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I wrote this program in C to solve a given Sudoku puzzle (represented as 2D array) using backtracking algorithm. How can I make it more efficient, maybe faster and more C-onic?

This is my first post here, all suggestions are welcome! (be pedantic with me!)

#include <stdio.h>

#define GRID_SIZE 9

typedef int (*grid)[GRID_SIZE];
typedef struct { int x, y; } v2;

void dump(const grid board)
{
    int i, j;

    for (i = 0; i < GRID_SIZE; ++i)
    {
        for (j = 0; j < GRID_SIZE; ++j)
            printf("%d ", board[i][j]);
        puts("");
    }
}

int possible(const grid board, const v2 pos, const int v)
{
    int i, j, x0, y0;

    for (i = 0; i < GRID_SIZE; ++i)
        if (board[pos.y][i] == v)
            return 0;
    for (i = 0; i < GRID_SIZE; ++i)
        if (board[i][pos.x] == v)
            return 0;

    x0 = (pos.x / 3) * 3;
    y0 = (pos.y / 3) * 3;

    for (i = 0; i < 3; ++i)
        for (j = 0; j < 3; ++j)
            if (board[i + y0][j + x0] == v)
                return 0;

    return 1;
}

void solve(grid board)
{
    int y, x, v;

    for (y = 0; y < GRID_SIZE; ++y)
        for (x = 0; x < GRID_SIZE; ++x)
            if (board[y][x] == 0)
            {
                for (v = 1; v < 10; ++v)
                {
                    const v2 pos = {x, y};
                    if (possible(board, pos, v))
                    {
                        board[y][x] = v;
                        solve(board);
                        board[y][x] = 0;
                    }
                }
                return;
            }

    dump(board);
}

int main(void)
{
    /* 0 represents an empty cell */
    int board[GRID_SIZE][GRID_SIZE] =
    {
        {7, 0, 0, 0, 0, 1, 0, 0, 3},
        {0, 0, 3, 0, 0, 2, 6, 0, 0},
        {0, 2, 0, 7, 0, 8, 0, 0, 5},
        {0, 6, 0, 0, 1, 0, 3, 7, 0},
        {0, 0, 0, 0, 0, 0, 0, 0, 0},
        {0, 1, 5, 0, 7, 0, 0, 6, 0},
        {3, 0, 0, 2, 0, 4, 0, 5, 0},
        {0, 0, 8, 5, 0, 0, 7, 0, 0},
        {5, 0, 0, 1, 0, 0, 0, 0, 9},
    };

    solve(board);

    return 0;
}
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  • \$\begingroup\$ This look great, to me. How can it be more efficient? Sudoku solving is a well studied area, one observation is that you can implement 'Algorithm X' en.wikipedia.org/wiki/Knuth%27s_Algorithm_X which applies to Sudoku rafal.io/posts/solving-sudoku-with-dancing-links.html and this will be faster on average. I imagine though that there are faster more bespoke algorithms you could find and implement. Personally I think the nicest thing to do is not any faster, which is to rephrase Sudokus as extending a graph colouring, and instead write an algorithm which extends graph colourings. \$\endgroup\$ – Countingstuff Mar 15 at 16:04
  • \$\begingroup\$ There seems to be a key problem with the code. 1) the board is declared as a 2 dimensional array of ints 2) the grid is defined as a single array of 9 pointers to int. Therefore, IMO: there is a serious problem with the code logic \$\endgroup\$ – user3629249 Mar 16 at 7:34
  • \$\begingroup\$ @user3629249 grid is a pointer to an array of GRID_SIZE integers. notice the parentheses. a pointer to an array is a 2d array. \$\endgroup\$ – Shechner Mar 16 at 12:06
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I would tag your struct in addition to, if not instead of, using a typedef:

struct v2
{
    int x, y;
};
// typedef struct v2 v2;

Then you can use struct v2 wherever you are using v2. This makes it clear that v2 is a structure.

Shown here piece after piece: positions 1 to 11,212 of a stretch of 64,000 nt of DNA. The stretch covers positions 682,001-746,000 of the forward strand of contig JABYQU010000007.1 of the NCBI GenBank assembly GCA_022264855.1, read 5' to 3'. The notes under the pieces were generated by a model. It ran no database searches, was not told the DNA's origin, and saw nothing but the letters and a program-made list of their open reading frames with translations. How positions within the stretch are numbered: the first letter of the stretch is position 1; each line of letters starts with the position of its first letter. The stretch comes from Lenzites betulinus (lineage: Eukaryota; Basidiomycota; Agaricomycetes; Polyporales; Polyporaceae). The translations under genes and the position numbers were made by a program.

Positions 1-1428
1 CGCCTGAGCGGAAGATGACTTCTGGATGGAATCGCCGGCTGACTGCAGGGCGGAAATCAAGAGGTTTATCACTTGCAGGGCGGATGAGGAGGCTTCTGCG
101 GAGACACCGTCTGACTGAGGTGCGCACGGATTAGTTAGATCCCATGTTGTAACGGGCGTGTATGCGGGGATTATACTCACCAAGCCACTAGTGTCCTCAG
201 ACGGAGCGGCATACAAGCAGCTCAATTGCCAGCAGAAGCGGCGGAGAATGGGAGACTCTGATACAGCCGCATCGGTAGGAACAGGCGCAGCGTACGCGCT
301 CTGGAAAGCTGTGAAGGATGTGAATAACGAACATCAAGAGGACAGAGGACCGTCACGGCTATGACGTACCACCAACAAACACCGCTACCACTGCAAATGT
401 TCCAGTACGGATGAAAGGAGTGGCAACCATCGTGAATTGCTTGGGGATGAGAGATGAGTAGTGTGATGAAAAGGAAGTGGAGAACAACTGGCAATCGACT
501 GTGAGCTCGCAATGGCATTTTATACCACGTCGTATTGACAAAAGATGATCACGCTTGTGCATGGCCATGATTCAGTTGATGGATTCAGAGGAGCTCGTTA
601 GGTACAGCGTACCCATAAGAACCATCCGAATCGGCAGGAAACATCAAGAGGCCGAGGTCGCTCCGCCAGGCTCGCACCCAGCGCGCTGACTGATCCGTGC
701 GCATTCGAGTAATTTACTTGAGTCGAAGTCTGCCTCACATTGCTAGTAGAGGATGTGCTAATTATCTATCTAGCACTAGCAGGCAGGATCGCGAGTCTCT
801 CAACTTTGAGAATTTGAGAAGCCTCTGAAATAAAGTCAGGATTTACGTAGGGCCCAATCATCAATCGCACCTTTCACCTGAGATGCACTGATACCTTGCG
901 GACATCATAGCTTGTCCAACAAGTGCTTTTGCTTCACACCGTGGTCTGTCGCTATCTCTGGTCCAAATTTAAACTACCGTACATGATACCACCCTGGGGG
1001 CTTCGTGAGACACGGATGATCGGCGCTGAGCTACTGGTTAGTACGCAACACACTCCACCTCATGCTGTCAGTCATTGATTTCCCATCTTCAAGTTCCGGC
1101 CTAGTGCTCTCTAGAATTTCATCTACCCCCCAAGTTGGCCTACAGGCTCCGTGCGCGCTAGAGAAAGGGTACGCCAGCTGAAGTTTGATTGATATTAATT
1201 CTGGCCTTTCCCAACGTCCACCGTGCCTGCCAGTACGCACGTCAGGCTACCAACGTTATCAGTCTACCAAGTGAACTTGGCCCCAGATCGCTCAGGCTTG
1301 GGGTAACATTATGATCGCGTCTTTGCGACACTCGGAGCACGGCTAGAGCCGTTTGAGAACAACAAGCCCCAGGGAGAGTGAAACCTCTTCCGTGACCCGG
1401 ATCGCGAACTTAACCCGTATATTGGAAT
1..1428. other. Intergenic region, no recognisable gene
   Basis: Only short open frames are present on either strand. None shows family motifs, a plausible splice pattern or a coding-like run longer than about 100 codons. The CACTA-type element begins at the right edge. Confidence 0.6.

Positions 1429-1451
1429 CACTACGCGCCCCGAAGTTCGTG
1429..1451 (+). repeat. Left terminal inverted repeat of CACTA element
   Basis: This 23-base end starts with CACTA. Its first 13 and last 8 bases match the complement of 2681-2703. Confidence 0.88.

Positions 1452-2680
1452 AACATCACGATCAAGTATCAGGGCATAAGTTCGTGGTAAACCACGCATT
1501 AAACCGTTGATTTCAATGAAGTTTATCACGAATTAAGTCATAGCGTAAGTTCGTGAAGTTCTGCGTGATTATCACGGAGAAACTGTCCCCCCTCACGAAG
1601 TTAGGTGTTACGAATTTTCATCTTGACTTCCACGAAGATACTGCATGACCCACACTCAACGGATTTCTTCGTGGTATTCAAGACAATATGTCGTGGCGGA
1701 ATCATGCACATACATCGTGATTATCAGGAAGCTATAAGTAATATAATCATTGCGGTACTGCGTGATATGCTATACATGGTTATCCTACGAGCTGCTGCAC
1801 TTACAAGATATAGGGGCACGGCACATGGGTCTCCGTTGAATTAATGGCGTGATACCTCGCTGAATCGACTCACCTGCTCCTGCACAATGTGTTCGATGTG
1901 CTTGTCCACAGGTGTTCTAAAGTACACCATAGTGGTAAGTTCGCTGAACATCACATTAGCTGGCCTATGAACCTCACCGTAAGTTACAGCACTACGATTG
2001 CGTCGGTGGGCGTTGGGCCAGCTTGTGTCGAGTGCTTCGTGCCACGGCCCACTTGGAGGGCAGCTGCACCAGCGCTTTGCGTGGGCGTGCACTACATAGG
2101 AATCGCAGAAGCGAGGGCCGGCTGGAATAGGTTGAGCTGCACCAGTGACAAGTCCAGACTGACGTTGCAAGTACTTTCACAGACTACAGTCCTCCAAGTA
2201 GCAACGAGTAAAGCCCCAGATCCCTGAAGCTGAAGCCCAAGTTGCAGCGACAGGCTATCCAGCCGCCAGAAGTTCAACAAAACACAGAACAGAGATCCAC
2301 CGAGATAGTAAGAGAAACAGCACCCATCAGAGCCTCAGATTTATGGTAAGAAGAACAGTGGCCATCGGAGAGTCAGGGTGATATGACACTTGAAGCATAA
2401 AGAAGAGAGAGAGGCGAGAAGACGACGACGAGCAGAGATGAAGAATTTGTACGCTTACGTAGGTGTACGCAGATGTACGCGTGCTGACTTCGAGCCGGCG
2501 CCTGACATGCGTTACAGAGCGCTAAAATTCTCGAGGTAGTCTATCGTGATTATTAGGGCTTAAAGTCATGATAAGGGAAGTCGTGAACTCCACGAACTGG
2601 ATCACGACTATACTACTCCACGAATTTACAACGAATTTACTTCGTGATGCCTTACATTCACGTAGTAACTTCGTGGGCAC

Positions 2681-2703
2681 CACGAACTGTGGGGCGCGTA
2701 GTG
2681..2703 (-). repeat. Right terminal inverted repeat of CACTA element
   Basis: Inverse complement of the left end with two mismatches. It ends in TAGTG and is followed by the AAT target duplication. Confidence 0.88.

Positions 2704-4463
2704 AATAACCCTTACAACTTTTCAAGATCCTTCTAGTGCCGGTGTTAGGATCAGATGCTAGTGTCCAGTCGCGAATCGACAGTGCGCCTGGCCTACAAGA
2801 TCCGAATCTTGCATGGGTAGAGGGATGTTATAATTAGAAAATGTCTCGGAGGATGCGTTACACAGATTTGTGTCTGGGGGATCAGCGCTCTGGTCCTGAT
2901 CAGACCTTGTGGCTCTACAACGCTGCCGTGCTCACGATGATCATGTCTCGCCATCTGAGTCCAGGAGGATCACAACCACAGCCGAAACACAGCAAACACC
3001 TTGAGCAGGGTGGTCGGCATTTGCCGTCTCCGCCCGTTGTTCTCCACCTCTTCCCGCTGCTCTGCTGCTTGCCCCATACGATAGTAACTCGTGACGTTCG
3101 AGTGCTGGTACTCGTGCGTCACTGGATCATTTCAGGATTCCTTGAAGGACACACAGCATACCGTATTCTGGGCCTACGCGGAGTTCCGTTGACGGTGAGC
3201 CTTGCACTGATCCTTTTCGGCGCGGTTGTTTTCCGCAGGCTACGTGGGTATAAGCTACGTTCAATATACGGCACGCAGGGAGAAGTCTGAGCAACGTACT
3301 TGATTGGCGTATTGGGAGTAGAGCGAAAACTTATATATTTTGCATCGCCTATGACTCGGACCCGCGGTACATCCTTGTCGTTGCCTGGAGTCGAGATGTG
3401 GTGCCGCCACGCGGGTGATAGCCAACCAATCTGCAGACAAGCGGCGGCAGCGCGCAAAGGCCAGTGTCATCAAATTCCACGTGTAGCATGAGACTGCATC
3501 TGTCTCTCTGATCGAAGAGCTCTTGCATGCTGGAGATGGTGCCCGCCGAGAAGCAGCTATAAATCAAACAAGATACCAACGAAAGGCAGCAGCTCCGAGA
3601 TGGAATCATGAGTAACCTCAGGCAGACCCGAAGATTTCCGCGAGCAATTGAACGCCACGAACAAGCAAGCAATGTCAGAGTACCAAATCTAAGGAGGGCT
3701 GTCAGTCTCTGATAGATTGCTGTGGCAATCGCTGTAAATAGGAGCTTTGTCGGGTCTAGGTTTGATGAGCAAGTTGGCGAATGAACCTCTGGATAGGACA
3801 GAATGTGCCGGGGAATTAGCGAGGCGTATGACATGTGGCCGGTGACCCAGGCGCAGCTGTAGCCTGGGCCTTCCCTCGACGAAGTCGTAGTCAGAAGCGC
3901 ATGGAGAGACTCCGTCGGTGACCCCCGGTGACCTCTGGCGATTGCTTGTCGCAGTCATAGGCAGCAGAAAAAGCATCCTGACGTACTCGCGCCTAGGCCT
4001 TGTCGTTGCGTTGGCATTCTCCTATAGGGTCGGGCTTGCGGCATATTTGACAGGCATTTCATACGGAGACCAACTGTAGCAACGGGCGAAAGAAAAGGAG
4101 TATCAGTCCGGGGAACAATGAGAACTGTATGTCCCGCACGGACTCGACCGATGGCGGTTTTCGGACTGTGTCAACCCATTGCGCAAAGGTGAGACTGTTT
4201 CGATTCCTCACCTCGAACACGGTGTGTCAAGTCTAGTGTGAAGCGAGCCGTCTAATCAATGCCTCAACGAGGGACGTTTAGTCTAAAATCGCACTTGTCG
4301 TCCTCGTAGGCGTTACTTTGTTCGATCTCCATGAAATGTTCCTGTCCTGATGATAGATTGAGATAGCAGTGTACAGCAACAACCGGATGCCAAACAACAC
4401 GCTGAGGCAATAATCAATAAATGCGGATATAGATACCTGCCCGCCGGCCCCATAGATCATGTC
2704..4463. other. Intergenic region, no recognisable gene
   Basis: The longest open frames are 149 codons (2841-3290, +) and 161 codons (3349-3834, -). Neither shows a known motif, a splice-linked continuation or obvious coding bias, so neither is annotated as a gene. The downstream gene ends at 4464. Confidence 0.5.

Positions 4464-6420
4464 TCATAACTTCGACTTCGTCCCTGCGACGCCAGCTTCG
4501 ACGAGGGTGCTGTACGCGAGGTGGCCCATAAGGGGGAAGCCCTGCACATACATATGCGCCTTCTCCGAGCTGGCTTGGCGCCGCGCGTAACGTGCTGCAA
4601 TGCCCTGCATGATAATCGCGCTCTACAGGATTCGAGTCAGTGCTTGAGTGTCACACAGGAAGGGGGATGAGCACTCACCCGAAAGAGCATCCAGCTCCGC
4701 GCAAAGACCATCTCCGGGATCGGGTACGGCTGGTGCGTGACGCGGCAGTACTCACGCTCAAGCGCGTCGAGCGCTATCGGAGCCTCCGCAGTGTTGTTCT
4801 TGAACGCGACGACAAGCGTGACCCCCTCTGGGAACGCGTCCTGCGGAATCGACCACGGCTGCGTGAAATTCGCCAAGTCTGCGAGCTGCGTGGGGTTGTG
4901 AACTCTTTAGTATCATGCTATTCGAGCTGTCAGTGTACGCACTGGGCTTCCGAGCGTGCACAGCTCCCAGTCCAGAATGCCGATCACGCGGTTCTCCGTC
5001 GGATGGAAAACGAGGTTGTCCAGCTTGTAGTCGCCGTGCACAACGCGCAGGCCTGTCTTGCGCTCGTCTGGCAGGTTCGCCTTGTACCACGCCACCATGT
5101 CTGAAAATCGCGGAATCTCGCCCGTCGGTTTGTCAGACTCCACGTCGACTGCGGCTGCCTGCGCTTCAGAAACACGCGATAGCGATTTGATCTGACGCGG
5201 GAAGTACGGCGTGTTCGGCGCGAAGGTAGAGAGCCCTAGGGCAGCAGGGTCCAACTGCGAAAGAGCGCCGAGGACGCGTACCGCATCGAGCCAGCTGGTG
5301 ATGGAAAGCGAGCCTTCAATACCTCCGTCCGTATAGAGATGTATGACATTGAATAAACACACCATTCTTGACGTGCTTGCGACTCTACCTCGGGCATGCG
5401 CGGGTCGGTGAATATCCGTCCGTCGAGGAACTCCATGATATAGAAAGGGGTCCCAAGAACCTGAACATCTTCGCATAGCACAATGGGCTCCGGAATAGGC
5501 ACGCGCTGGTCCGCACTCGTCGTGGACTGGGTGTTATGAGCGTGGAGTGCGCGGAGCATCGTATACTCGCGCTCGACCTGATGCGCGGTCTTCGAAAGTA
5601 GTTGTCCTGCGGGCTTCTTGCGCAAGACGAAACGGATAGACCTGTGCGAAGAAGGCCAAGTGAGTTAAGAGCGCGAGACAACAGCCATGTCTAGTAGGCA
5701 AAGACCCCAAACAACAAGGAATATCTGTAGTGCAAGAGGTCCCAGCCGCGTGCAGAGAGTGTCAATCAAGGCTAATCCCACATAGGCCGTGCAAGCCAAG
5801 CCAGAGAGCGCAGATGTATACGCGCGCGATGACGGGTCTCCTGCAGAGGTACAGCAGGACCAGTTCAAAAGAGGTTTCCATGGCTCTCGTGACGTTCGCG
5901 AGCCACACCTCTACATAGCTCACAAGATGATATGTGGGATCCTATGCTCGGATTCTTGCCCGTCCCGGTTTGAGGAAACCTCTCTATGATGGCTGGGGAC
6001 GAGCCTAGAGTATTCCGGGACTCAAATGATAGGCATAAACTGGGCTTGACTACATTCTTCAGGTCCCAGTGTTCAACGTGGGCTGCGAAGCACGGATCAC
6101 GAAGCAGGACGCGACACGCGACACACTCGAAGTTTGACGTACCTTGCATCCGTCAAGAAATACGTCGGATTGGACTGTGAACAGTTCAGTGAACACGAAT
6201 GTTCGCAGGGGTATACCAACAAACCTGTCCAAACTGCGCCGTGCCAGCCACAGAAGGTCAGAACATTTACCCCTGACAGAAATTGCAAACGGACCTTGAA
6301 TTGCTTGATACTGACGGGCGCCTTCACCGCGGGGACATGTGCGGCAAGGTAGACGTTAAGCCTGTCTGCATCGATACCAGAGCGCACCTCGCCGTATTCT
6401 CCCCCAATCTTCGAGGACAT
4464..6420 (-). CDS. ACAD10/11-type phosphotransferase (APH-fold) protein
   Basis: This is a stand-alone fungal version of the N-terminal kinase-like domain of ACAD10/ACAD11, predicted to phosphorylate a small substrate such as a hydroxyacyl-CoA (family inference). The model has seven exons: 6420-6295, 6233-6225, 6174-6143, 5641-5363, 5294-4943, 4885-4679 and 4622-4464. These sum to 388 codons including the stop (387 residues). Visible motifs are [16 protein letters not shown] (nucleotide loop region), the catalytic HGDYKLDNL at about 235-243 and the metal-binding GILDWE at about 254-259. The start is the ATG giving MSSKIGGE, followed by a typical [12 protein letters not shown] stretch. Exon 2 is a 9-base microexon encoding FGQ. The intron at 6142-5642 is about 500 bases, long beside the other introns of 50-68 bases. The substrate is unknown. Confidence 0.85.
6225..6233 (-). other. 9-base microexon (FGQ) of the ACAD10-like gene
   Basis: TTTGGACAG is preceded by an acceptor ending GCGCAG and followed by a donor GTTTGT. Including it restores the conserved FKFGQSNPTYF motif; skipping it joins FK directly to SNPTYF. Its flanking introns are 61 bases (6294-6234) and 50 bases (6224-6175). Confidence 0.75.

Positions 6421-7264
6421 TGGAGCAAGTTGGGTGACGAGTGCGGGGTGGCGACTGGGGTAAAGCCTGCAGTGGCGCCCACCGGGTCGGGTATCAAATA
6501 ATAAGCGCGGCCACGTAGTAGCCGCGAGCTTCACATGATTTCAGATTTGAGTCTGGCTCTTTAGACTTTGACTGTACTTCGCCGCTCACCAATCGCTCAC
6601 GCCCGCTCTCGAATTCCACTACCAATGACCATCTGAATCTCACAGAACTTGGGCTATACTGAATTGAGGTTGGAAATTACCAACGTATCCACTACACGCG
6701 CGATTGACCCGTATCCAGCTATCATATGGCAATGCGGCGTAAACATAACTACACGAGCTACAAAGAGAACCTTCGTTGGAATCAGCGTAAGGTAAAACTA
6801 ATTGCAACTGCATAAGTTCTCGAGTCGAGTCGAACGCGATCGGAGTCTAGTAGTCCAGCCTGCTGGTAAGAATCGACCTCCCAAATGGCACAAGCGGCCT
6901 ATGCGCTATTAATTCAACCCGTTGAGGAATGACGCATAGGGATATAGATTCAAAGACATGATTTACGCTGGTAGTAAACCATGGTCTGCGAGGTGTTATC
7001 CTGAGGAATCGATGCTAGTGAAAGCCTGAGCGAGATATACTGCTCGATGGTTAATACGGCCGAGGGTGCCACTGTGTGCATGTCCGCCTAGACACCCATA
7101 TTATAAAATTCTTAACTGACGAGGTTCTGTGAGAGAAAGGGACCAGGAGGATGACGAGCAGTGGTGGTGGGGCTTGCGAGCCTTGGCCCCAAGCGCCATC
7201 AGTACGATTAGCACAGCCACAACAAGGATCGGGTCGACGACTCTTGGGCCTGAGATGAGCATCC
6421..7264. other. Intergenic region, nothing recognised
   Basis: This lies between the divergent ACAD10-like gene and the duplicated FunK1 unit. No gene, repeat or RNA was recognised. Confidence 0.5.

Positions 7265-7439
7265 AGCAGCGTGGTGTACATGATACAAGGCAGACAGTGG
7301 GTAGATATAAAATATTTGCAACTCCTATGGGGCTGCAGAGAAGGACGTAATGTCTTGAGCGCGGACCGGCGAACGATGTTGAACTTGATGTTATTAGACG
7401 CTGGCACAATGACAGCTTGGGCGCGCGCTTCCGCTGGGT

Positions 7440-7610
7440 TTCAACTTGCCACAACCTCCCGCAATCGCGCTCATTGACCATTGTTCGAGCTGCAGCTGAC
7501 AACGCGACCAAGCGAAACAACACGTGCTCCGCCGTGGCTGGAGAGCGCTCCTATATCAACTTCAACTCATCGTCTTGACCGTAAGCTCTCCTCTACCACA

I think you should create a symbolic SUBGRID_SIZE instead of using 3 here:

x0 = (pos.x / 3) * 3;
y0 = (pos.y / 3) * 3;

for (i = 0; i < 3; ++i)
    for (j = 0; j < 3; ++j)
        if (board[i + y0][j + x0] == v)
            return 0;

This would make it more obvious about what you're dealing with. I would put GRID_SIZE and SUBGRID_SIZE next to each other, and then use an #if to check if they're valid:

#define GRID_SIZE 9
#define SUBGRID_SIZE 3

#if SUBGRID_SIZE * SUBGRID_SIZE != GRID_SIZE
# error grid size and subgrid size dont match
#endif

You might use printf("\n"); or putchar('\n'); instead of puts("");. The compiler is likely to optimize the former into puts(""); anyway, and the second may be faster.

I like that you've used const everywhere that you're not going to modify a variable. This eliminates chances to make mistakes.

Your formatting is very good. It is consistent, too.

Your code is also well-commented. The only thing that was slightly non-obvious you've commented:

/* 0 represents an empty cell */

Being pedantic with you, your code has zero warnings with -Wall -Wextra -std=c99 -pedantic.

| improve this answer | |
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  • \$\begingroup\$ Thank you for you comment! and, I better #define SUBGRID_SIZE as sqrt(GRID_SIZE), don't I? then I don't have to change 2 constants, just one. ("It is set on a board with NxN squares where N is a number with a whole-number square root (4x4, 9x9, etc.)") \$\endgroup\$ – Shechner Mar 15 at 17:04
  • \$\begingroup\$ @Shechner I have a better solution where SUBGRID_SIZE is a constant; see my edit. \$\endgroup\$ – S.S. Anne Mar 15 at 17:13
  • \$\begingroup\$ I like it, but don't you think sqrting is better since it is dynamic? \$\endgroup\$ – Shechner Mar 15 at 17:18
  • 1
    \$\begingroup\$ @Shechner sqrt gives a double result which will cause a conversion to double on every iteration. double conversion takes time, and a decent amount of it, too. A static constant will almost always be faster, and will leave even less room for errors if you have that #if there. For example, if GRID_SIZE is 10 and SUBGRID_SIZE is sqrt(GRID_SIZE) vs. GRID_SIZE is 10 and SUBGRID_SIZE is 3; the error in the latter will be caught but the error in the former will not. \$\endgroup\$ – S.S. Anne Mar 15 at 17:20

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